Turkish accession "will not be automatic"
Agence Europe - 6 October 2004
Commissioner-designate for enlargement Olli Rehn kicked off his hearing on Monday at the European Parliament Committee on Foreign Affairs by saying he came from an outlying region of the EU, Eastern Finland, but feels that he is "politically and mentally" part of the core of Europe and that it is a privilege for him to take part in this phase of European construction. The youngest member of the future Barroso Commission (42) showed during over three hours of dialogue with MEPs how familiar he is with the workings of the European institutions that he first became acquainted with as MEP (in 1995 and 1996) and then as Chef de Cabinet for Commissioner Liikanen.
Untiringly and pleasantly, he answered questions put to him by MEPs on Turkey, just two days from the Prodi Commission's recommendation (of which he is part as Commissioner for Enterprise and the Information Society), but also questions on Cyprus, Bulgaria and Romania, the Western Balkans and the new "neighbour countries". Each candidate country for accession will be judged according to its own merits, he repeated on several occasions, insisting on respect of human rights and European values. Europe is not just a question of geography but also of values and culture, Mr Rehn stressed. British Liberal Baroness Nicholson asked whether the new enlargement should wait for the Constitution to take effect with its provisions on human rights, but Olli Rehn recalled that, for the European Commission, one must separate the enlargement process from that of ratification of the Constitution, even if "in real politics, the Heads of State and Government see an interface" between the two (an obvious allusion to the debate under way mainly in France on ratification of the Constitution and opening of talks for Turkey's EU membership).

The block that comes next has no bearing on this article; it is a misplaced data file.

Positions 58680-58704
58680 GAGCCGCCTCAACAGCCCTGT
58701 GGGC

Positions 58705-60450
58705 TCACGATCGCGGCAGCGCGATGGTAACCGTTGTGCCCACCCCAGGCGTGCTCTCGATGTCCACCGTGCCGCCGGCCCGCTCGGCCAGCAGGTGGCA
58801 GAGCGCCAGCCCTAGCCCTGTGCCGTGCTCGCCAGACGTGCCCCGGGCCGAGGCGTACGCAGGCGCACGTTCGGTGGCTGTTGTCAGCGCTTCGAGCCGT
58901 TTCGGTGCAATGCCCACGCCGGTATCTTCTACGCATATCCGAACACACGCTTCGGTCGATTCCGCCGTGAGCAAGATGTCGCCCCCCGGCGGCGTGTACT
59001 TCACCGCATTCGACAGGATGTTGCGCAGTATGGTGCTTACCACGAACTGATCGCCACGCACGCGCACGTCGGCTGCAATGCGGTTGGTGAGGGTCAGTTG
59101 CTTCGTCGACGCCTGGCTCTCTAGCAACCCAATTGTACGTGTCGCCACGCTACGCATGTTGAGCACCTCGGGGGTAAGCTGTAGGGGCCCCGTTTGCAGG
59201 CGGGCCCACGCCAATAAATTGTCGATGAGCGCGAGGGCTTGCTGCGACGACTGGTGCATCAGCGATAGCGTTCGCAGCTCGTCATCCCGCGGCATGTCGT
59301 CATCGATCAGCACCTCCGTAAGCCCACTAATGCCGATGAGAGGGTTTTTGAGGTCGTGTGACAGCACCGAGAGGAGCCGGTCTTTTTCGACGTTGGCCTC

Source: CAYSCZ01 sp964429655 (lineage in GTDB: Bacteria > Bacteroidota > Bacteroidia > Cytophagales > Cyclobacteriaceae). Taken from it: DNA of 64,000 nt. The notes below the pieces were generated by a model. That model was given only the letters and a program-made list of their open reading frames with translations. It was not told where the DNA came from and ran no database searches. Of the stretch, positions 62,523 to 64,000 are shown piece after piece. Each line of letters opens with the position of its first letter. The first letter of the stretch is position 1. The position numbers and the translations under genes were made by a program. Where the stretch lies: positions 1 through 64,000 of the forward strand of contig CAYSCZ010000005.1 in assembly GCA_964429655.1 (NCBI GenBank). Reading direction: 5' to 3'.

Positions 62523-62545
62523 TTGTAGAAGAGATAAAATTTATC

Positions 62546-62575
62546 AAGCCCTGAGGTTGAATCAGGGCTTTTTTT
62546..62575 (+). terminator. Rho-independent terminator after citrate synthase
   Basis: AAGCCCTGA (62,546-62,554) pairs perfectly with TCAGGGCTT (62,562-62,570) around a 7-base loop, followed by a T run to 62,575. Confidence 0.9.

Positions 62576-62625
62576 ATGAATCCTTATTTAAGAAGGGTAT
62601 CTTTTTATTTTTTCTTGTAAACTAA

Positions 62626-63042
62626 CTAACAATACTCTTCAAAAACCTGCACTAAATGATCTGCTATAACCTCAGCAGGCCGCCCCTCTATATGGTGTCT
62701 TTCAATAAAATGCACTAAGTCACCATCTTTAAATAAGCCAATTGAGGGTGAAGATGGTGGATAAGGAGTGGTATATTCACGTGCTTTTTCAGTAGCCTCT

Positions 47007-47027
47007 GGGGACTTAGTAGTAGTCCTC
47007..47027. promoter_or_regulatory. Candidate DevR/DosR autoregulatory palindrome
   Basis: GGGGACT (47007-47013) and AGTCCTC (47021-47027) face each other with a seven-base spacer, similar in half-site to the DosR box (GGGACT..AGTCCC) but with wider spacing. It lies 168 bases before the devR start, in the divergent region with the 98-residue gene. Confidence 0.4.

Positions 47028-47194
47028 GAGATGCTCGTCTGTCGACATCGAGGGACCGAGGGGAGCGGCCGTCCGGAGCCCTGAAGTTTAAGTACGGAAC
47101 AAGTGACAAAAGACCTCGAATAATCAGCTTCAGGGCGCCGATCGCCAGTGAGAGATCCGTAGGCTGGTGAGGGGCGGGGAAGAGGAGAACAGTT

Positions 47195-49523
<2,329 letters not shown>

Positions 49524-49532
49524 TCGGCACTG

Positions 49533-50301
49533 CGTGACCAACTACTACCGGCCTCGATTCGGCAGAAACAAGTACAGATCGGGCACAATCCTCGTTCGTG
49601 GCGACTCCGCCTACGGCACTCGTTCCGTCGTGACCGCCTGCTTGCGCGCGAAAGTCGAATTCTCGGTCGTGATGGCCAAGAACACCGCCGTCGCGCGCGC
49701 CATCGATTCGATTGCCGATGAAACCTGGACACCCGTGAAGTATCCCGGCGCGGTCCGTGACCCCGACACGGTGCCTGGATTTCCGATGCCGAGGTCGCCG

On the subject of Turkey, the chairman of the Committee on Foreign Affairs, Elmar Brok, had protested from the outset of the hearing saying that everyone already has the Commission's report except MEPS. He wonders, therefore, what use next Wednesday's "show" at the Conference of Presidents will be. He has written to Commissioner Verheugen on this point, the CDU member said.
As a member of the current College of Commissioners, he will consider Turkey's request for membership while taking the European Community's historic commitments into account as well as the Parliament's assessment. It will not be an easy decision, Olli Rehn says in the knowledge that public opinion is divided on the matter. Speaking in French, Mr Rehn commented that, since the European Council in December 1999 in Helsinki, Ankara has had candidate status and Turkey's European prospects must be maintained in order to pursue the implementation of reforms in progress and those to come. He also said one should not forget another question raised in Helsinki - that of the Union's ability to assimilate new members to maintain the impetus of European integration to the service of the general interest of EU and candidate countries. Is Turkey European? it was asked. Mr Rehn said this question had been answered "more than forty years ago". He cited Commission President Walter Hallstein in 1963 who said Turkey is "part of Europe" with which it will establish "relations (…) governed by the idea of evolution".